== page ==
Remains of a Journey
Left behind in the large cayucos or smaller pateras that brought them, the belongings of would be immigrants from the Western shores of Africa to the Canary Islands remain deserted and forgotten. For weeks at a time, while the local authorities decide how best to dispose of the boats, these possessions lie rotting, remnants of a bleak and harsh journey that for many results in death and a daily reminder of the once crucial part they played in the transition from one life to another. The paraphernalia seen here is not scattered by the strong winds of the ocean, but discarded and abandoned purposely, unwanted at the journeys end, to be replaced by western equivalents. Some are distinct, unmistakably belonging to a life they chose to leave behind. Others more familiar, physically or emotionally necessary.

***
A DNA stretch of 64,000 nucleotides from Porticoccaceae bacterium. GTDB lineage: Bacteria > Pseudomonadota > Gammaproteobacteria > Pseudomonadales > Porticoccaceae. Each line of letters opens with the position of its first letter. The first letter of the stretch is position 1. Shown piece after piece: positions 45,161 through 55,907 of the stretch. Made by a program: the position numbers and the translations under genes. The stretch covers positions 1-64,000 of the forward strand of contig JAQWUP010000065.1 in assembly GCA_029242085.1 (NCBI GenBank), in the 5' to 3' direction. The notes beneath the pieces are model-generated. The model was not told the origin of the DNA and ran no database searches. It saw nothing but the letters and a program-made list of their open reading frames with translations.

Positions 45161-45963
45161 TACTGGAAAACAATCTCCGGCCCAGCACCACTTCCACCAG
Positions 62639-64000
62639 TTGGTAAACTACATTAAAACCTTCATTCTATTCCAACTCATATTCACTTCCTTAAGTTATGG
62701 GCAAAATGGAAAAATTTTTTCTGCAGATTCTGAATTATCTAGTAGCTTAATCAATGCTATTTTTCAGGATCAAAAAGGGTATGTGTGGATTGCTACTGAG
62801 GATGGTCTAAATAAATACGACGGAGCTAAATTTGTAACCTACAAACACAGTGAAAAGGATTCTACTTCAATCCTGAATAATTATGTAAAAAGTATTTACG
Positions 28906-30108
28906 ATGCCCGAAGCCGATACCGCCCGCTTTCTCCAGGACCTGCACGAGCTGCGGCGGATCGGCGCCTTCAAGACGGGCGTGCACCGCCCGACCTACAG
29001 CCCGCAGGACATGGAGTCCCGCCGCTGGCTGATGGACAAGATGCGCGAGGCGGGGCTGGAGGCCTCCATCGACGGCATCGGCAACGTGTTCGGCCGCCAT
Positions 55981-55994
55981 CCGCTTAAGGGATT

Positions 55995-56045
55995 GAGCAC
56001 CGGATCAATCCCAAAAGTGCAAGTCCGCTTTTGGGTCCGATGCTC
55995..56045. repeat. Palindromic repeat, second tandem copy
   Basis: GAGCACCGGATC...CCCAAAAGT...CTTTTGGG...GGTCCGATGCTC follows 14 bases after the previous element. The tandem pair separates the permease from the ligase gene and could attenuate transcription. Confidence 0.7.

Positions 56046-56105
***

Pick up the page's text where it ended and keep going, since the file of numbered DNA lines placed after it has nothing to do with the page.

In 2007, during the months of July and August, 27,000 migrants from North Africa arrived to Gran Canaria alone, the highest number to any of the seven Canary Islands. As of today, 2020, although the number of people making the journey has greatly reduced, Salvamento Marítimo, Spain’s coast guard, continues to rescue people from the waters around the islands. Those arriving without papers are repatriated on flights operated by Frontex, the European Union’s border security agency. Government figures show that recently there has been a surge in numbers again, raising concerns of a resumption of traffic on this same route of more than ten years ago.